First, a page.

Sunday’s Best Pt. LII

Sharp Veins made a spectacular mix for our Functions of the Now series back in 2014. It moved through ambient classics into bits and pieces of grime, filtered through an American noisenik’s ears. In the year that followed, he put out the immersive Inbox Island for Glacial Sound along with a CD for sendspaace.eu and a mixtape called The Earth Splashed. We haven’t heard much from him since, bar a gorgeous lilt of a track for Different Circles, plus a 12-minute quiet epic for a compilation on Wasabi Tapes. So his return on UNO NYC is most welcome. Titled bleeds colors and puddles, it’s a six-track EP that sees him refine his approach while spreading his strokes broader than ever. Opener “burnished purple” starts with droning fuzz and bouncing squelch, making room for square wave bleeps and vocal hums without ever approaching a beat. It finishes with a tiny flourish of melody that feels like William Selman or something, before rushing headlong into more digital affray. Occasional distorted claps lend a steady pulse, but in general it floats around like an angry cloud. “learn boxing miami” features coughed beats and horrifically mangled voices, a compressed wall of sound that might grate but for the neck-snapping groove. “bye” and “wave cut” follow similar paths, but the finale of “empty” returns to the sound heard briefly at the end of the opener. It’s blissful, though undercut by snarling fuzz and squawk. Describing the release, Sharp Veins expressed a feeling of “trying as hard as you can to sustain something while knowing it’s going to go away”. Given its short runtime and breathtaking pace, that’s a perfect encapsulation of the spirit of bleeds colors and puddles.

Every once in a while there’s a performance that sticks with you and permeates your musical perspective thereafter. I still think back to the state of awe I was in after seeing ex-múm cellist Gyða Valtýsdóttir’s on-stage magic with Brooklyn-based avant-jazz ensemble Zs at Unsound 2014, leading me to the works of the latter group’s saxophonist Sam Hillmer. Making music and DJing as Diamond Terrifier, co-founding Trans-Pecos and curating music at the Knockdown Center, there’s a collaborative, adventurous and wholly NYC spirit to Hillmer’s various endeavours. Eventually he would form the Diamond Terrifier Cipher, a “bandit crew” that includes Collapsing Scenery’s Don Devore, Miho Hatori (Cibo Matto / OG voice of Noodle from Gorillaz) and Michael Beharie (who recently contributed to fellow Zs member Greg Fox’s exceptional album on RVNG Intl. and – like Hillmer – to Laurel Halo’s phenomenal Dust.)

Chapel Master is the debut EP from the Diamond Terrifier Cipher, with the quartet spending two years on the circuit before recording these four pieces in Devore’s studio. Its title track saunters off into Hillmer’s sax fog as Beharie and Devore’s electronics and guitars seek to shape a path ahead from the ether. Hatori’s grainy vocals give “Chapel Master” its fascinating sense of simultaneous familiarity and uncertainty as she sings in warm, child-friendly melodies with a disjointed apprehensiveness that’s difficult to place. On the other end of that spectrum is “Action Fortress”, a grave, deliberate march that swaps fog for thick grey smoke, intense pulses, prickling textures and slow-burning echoes. “Not Lit” and “Art Is War” are both distinct, amorphous movements that collectively give every aspect of the Cipher a moment to show their true potential fused with both grounded and alien sonics. The core release is a mesmerising and graceful collection in its own right, and Chapel Master’s vinyl release will include remixes from PTP’s Geng, Dis Fig, Celestial Trax and Jackie. Buzz, delirium and finesse, out on Styles Upon Styles.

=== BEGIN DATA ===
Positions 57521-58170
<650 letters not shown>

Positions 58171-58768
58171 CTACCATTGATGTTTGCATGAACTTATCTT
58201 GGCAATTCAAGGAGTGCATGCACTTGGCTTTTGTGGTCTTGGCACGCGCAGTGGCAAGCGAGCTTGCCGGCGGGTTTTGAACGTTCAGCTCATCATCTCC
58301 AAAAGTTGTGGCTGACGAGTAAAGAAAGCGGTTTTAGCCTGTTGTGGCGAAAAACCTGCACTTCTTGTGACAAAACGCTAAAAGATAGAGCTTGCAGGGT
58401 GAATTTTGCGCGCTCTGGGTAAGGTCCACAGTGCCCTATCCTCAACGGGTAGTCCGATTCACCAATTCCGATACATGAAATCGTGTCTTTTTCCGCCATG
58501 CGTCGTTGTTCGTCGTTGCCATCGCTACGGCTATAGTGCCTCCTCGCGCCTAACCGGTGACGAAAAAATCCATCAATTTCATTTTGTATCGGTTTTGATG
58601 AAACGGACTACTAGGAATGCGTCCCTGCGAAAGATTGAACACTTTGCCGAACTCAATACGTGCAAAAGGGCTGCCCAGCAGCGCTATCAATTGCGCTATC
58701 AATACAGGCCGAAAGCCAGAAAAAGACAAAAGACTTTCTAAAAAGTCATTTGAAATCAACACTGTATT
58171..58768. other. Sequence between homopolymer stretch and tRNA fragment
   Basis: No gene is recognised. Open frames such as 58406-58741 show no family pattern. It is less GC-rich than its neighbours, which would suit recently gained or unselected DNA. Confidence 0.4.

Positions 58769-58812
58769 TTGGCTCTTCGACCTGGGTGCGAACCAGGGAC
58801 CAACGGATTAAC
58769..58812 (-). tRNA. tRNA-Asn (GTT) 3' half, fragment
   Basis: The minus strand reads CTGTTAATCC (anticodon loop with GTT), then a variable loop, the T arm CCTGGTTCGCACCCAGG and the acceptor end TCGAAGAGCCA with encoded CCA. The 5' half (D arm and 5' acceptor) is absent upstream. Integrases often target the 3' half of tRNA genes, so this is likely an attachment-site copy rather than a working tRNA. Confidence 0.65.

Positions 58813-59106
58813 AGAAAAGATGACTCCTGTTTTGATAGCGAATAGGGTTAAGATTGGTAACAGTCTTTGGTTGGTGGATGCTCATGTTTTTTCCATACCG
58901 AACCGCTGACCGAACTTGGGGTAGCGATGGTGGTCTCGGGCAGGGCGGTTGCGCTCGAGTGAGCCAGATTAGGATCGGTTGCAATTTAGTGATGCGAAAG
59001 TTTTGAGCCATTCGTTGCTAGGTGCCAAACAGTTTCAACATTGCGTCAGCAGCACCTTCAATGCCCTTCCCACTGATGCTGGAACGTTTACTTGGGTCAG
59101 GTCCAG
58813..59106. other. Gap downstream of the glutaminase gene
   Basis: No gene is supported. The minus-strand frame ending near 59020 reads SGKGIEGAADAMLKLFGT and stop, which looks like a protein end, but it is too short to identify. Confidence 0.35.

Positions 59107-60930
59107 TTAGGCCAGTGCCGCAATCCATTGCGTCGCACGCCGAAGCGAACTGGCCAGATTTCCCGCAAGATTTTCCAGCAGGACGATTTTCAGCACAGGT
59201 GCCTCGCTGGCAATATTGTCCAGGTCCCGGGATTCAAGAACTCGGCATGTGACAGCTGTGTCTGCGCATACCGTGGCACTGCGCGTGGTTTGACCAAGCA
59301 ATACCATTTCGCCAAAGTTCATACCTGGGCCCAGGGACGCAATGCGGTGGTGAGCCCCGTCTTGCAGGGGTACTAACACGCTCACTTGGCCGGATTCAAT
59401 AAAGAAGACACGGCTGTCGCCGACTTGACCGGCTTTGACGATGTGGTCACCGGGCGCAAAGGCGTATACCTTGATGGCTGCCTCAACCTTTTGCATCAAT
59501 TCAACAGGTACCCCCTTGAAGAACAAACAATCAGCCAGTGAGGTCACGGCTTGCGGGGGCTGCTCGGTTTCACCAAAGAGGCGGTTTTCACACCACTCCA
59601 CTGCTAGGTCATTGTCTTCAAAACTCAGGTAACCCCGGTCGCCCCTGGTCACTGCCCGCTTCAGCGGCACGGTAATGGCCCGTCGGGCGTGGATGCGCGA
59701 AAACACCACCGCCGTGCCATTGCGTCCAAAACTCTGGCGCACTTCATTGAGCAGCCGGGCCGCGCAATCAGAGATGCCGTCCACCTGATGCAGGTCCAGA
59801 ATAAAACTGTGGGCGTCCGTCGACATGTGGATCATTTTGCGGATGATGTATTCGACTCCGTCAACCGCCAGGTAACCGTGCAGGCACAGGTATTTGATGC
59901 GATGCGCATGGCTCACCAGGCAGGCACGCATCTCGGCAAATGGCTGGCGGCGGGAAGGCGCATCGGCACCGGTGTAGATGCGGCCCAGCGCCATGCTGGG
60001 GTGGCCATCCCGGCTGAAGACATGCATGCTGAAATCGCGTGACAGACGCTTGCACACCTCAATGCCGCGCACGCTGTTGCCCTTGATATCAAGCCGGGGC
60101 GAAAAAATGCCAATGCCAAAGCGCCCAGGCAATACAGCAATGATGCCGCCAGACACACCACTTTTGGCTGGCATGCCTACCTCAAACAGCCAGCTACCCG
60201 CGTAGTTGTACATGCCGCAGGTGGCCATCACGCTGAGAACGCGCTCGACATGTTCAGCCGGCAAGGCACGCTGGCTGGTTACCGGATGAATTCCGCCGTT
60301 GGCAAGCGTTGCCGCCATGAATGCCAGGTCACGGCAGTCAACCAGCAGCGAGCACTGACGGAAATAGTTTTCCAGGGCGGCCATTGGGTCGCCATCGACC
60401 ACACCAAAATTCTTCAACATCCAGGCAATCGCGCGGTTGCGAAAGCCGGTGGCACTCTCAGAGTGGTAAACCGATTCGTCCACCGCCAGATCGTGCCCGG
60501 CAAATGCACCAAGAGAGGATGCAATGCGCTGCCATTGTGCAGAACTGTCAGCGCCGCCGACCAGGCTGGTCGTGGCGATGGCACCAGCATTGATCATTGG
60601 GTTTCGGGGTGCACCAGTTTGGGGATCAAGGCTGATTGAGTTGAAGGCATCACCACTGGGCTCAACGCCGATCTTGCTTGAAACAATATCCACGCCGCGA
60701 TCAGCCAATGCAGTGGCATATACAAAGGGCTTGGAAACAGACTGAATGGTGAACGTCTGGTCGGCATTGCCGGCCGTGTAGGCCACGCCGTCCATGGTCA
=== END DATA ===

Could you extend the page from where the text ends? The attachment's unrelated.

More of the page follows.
Earlier this year, Opal Tapes released a statement on their Facebook wearing their heart on their sleeve: “I get more demo submissions than orders now.” An honest admission with which came an insight into how the scene is operating at the moment. The show in demand for artists to appear on the label speaks volumes about how it has refined itself into one of the most formidable and imitable of platforms. Nevertheless, the Northeastern English label has stuck to its guns and maintained a steady stream of fire for its fans – the latest of which arriving by way of Leyla Records boss Chafik Chennouf.

Dual Aspect clocks in as Chennouf’s first full EP, though he’s proved himself no stranger to great music via his own label. Seeing the likes of Mondkopf, Lucy and Katsunori Sawa with remix responsibilities is most definitely a prospect to behold — and they do deliver — however it’s Chennouf’s ability to marry classical, ambience and noise in perfect harmony that leaves the most lasting impressions. Much like the earlier works of Venetian Snares, “Hanneton” draws emetic frequencies and sculpts them alongside uplifting pads satisfyingly placed above the undulation. The triad of remixers take on “Ferroequinologie” with their own characteristic stamps: Lucy transforms the piece into a straight-up, four-to-the-floor club weapon and Katsunori Sawa finds solace in the cinematics of the track, while Mondkopf’s rendition packs in all of the Frenchman’s flair with heavily sidechained kick drums leading the way for a very scary affair.

Words by Aidan Hanratty, Tayyab Amin and Jena Sivakuma.

Previous editions of Sunday’s Best here.

Truants

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